NI17A - A guide to Maternity Benefits
Introduction to maternity benefits
There are two maternity benefits available to women under the social security scheme:
- Statutory Maternity Pay (SMP) from your employer and
- Maternity Allowance (MA) from the Department for Work and Pensions (DWP), Jobcentre Plus.
Both types of payment are intended to help you take time off work both before and after the date your baby is due. You cannot get both at the same time.
Statutory Maternity Pay is a weekly payment that you may be able to get from your employer. You must meet qualifying conditions based on the length of your employment with your employer and how much you earn. The amount of SMP you get also depends on how much you earn.
If you cannot get SMP, you may be able to get:
Maternity Allowance from Jobcentre Plus. MA is a weekly payment that you may be able to get if you have been employed or self-employed for some of the time during and before you became pregnant and your earnings for part of that time were at least £30 a week.
If you are not entitled to get either SMP or MA, you may be able to get some Employment and Support Allowance instead.
If you or your partner are getting Income Support, income-based Jobseeker’s Allowance, Pension Credit, Child Tax Credit at a rate higher than the family element or Working Tax Credit where a disability or severe disability element is included in the award, you may be able to get a Sure Start Maternity Grant from the Social Fund.
Pregnant employees and parents are entitled to other employment rights. Some of these rights are summarised below. You will find more information about these rights from GOV.UK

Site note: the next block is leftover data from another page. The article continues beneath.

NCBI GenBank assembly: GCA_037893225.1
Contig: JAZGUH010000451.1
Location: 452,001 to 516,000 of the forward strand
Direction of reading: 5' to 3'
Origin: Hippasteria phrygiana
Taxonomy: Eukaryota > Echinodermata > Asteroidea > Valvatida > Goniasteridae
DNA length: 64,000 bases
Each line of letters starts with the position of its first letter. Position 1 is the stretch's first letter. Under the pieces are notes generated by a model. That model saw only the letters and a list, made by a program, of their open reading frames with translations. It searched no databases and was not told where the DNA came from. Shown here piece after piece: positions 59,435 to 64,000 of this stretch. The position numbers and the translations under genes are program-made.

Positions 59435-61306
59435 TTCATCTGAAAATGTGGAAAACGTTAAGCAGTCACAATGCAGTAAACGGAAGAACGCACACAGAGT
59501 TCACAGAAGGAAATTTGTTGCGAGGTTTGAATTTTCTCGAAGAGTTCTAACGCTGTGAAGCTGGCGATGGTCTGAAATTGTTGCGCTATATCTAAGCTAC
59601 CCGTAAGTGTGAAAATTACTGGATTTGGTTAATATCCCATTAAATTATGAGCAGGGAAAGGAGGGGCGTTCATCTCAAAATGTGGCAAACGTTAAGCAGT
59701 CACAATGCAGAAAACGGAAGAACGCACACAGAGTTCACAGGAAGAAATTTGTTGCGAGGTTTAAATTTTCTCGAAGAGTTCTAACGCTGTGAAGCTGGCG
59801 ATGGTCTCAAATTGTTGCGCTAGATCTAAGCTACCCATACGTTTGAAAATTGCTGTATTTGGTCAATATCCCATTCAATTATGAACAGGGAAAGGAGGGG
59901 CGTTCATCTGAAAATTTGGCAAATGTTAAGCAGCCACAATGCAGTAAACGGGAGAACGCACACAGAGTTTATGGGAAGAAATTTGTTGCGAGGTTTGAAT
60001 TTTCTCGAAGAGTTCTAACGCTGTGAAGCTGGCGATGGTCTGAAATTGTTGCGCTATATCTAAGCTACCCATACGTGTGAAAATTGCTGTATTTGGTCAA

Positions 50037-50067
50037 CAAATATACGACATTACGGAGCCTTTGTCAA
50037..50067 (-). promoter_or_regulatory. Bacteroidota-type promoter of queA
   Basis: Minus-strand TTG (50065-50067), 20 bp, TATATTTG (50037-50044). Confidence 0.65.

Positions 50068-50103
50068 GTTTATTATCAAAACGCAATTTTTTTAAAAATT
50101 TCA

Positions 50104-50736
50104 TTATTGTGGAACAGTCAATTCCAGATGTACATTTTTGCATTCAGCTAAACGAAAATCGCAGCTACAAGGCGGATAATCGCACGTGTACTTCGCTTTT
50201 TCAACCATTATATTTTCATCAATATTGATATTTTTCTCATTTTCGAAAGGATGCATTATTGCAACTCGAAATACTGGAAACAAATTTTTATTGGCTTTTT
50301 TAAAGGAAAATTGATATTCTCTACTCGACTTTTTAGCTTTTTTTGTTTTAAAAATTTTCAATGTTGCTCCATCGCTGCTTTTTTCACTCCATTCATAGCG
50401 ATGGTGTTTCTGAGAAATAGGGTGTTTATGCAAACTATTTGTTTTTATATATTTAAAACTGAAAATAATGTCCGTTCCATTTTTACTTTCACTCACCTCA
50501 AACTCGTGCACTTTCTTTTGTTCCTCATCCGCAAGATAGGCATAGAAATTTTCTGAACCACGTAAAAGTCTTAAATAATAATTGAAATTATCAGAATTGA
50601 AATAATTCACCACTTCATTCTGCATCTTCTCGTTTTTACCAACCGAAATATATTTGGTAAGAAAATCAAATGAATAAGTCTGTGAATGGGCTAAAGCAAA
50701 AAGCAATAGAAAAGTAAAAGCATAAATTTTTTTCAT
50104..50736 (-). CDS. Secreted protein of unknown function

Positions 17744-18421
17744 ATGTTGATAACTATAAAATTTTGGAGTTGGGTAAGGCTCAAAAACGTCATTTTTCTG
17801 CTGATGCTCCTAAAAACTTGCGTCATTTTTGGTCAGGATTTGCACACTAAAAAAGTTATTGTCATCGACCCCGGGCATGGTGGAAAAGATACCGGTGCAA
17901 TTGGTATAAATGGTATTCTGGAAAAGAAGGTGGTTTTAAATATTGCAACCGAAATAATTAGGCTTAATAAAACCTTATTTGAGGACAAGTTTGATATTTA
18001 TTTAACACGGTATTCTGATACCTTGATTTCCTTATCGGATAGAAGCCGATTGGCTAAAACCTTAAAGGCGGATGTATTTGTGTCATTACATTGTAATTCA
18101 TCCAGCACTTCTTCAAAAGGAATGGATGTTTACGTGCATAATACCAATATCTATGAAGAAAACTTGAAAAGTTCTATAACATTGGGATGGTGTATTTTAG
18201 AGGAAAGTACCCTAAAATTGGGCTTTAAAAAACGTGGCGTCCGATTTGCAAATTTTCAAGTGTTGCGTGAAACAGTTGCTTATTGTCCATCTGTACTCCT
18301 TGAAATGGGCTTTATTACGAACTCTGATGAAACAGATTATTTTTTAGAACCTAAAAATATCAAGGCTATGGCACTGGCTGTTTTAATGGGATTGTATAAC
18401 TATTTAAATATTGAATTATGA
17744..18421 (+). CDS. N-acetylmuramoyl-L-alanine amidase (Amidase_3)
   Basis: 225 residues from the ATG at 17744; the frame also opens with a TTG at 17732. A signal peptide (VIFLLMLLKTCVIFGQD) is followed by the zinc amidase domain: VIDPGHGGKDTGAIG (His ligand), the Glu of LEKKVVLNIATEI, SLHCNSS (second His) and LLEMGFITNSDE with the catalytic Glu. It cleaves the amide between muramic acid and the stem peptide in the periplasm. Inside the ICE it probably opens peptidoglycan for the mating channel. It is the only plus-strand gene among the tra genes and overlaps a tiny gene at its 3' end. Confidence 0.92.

All pregnant employees are entitled to 26 weeks Ordinary Maternity Leave and 26 weeks Additional Maternity Leave whether or not they qualify for SMP or MA. Additional Maternity Leave starts immediately after Ordinary Maternity Leave so women have 52 weeks maternity leave in total.
Parental leave is a right to take unpaid time off work to look after a child up to the child’s fifth birthday (or 18th birthday for disabled children) or make arrangements for the child’s welfare. The right applies to mothers and fathers and to a person who has obtained formal parental responsibility for a child.
Paternity Leave and Pay
Employees may have a right to one or two weeks paternity leave and Statutory Paternity Pay so that they can take time off work to care for the baby or support the mother following birth. To get this the employee must be either the baby’s biological father or the partner of the mother, and take responsibility for the child’s upbringing.
Time off for dependants
Employees have the right to take a reasonable amount of time off work to deal with certain unexpected emergencies involving a dependant.
The right to request flexible working
Parents of children under the age of 17 or a disabled child under 18 who receives Disability Living Allowance have the right to request flexible working patterns. Employers are required to give such requests serious consideration and may only turn down such requests if they follow a set procedure and are able to justify the decision.